What sets SaaS sales apart from other sales?
B2B SaaS sales is the process of selling subscription-based, cloud-hosted software to businesses. The product or service can be almost anything, as long as it’s valuable enough for businesses to spend money on. The promise is that by investing in your software, their business will improve.
While SaaS involves the traditional methods of prospecting, qualifying, closing and negotiation, there are a few key differentiators that make it different from other sales. For instance, unlike with tangible products, it's hard to sell a software's benefits without the prospect using it themselves. For this reason, it's become commonplace to offer free trials and money-back guarantees.
Most software-as-a-service companies aim to streamline complex business practices. They operate using the subscription model, and with the goal of keeping customers for a long period of time. This is in contrast to traditional methods of customers making an investment right away.
The different models of B2B SaaS sales
Traditionally, sales follows the AIDA model: Awareness, Interest, Desire and Action. The AIDA system is one of the most basic sales principles, and the core of many other sales and/or marketing models.
It states that before making a sale you need to:
- Get attention: Capture your audience’s attention with an ad or post that stands out from the crowd.
- Generate interest: Once you have their attention, give them more information about your product or service so they can begin to understand how it might help them solve their problem or fulfill their desire for something new.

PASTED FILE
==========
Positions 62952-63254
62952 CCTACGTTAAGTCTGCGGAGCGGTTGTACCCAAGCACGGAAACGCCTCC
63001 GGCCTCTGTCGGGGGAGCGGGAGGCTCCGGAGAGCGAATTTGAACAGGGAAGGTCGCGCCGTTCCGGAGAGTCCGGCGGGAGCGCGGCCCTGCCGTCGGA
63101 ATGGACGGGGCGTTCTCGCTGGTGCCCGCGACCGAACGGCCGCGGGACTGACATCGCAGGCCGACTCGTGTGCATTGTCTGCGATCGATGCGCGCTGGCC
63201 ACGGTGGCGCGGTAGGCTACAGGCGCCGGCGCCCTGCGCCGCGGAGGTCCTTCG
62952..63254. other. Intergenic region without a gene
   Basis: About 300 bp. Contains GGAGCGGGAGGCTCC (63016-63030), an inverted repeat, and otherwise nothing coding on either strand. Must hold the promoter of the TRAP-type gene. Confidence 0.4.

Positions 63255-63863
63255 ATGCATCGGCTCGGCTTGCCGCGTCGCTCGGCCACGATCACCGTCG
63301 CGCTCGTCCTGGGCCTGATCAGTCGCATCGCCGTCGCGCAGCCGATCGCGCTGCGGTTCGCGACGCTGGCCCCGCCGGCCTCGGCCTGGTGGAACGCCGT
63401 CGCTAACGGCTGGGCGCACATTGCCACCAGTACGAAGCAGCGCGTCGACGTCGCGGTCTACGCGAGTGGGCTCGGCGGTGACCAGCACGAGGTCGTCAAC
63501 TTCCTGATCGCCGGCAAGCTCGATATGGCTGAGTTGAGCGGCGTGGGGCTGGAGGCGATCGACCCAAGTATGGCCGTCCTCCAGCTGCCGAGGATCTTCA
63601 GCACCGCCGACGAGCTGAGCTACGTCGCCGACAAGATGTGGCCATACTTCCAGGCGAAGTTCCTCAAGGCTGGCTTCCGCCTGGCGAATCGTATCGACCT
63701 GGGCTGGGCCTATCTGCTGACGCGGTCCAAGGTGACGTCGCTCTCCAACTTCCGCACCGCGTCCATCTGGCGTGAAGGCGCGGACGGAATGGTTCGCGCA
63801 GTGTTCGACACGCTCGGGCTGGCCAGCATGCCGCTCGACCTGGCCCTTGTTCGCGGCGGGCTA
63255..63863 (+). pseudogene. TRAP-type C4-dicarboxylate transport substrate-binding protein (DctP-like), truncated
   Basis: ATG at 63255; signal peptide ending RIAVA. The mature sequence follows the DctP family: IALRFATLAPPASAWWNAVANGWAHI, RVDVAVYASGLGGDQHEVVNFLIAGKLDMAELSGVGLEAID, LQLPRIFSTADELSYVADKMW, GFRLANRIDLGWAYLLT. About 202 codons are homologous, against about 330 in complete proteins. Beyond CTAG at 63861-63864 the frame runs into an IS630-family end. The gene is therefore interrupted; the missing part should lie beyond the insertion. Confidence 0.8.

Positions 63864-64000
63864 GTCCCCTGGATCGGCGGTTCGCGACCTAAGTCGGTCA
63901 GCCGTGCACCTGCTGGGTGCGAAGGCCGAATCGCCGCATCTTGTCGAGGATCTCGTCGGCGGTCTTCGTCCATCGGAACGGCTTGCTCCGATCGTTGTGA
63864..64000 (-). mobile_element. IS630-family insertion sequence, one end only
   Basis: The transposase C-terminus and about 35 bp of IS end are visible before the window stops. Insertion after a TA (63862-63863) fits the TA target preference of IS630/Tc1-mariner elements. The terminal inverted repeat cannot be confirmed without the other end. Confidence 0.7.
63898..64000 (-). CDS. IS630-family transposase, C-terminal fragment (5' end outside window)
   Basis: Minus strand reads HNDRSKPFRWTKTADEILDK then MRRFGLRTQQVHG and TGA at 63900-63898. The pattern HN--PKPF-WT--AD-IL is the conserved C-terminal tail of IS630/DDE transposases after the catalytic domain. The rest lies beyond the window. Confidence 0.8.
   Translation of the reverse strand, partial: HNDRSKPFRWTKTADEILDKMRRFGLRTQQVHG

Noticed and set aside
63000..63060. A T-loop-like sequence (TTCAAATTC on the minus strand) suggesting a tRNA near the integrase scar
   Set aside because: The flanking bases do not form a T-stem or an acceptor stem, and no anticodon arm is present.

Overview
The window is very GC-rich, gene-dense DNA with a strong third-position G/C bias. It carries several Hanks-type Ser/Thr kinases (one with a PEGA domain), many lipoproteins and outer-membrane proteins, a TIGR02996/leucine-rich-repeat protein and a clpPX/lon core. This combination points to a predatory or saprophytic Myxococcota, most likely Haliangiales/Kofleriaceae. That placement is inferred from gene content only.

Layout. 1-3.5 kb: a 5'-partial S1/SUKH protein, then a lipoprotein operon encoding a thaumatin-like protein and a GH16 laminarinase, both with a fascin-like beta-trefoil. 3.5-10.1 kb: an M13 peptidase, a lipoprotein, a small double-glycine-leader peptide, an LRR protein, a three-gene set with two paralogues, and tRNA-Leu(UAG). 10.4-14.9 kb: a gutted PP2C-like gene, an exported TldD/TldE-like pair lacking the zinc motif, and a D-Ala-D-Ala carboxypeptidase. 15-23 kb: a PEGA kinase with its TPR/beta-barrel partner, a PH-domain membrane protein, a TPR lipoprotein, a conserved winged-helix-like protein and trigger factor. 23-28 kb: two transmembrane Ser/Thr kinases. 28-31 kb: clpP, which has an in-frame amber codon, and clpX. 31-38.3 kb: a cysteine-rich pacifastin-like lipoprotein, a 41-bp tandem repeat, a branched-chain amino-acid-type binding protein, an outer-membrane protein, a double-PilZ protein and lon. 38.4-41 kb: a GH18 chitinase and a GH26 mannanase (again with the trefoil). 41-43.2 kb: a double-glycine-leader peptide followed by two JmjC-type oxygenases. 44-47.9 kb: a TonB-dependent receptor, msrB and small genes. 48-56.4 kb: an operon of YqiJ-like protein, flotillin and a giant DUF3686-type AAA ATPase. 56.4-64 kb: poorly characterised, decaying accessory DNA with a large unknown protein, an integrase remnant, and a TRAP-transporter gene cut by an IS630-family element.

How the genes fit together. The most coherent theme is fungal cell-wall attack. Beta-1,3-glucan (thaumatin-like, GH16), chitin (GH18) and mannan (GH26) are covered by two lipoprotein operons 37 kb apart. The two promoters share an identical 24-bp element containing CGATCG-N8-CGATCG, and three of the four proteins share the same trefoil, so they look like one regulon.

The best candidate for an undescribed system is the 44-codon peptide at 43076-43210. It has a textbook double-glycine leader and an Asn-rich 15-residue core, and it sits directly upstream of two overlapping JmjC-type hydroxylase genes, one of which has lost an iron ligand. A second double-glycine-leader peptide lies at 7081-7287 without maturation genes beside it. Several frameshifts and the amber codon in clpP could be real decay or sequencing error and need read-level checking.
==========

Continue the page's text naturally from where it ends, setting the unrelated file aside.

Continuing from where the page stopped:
- Create desire: Tell your audience what makes your product or service better than others and why they should buy from you rather than a competitor.
- Generate action: Give your audience an easy way to buy from you — a link to your shopping cart, an order form, etc.
While B2B SaaS sales follows the standards of the AIDA model, there are a few sales models that are distinct for the SaaS industry. Choosing the right sales model for your B2B SaaS is critical. It helps determine how many salespeople you need and who they should be targeting. Depending on the nature of your product, you may need one model or many models for your sales teams.
The following are some of the most common sales models in B2B SaaS:
1. Customer self-service model
A customer self-service model is when you have a website where customers sign up without talking to salespeople. They pay you with a credit card (or some other form of payment). It’s very common for early stage companies. If you offer a free version of your product with an additional charge for premium features, this is also called a “freemium.”
2. Transactional sales model
Transactional sales models are based on lead generation, closing the sale and providing support as needed. This model requires your sales team to be responsible for bringing new customers onboard and supporting them throughout their lifecycle.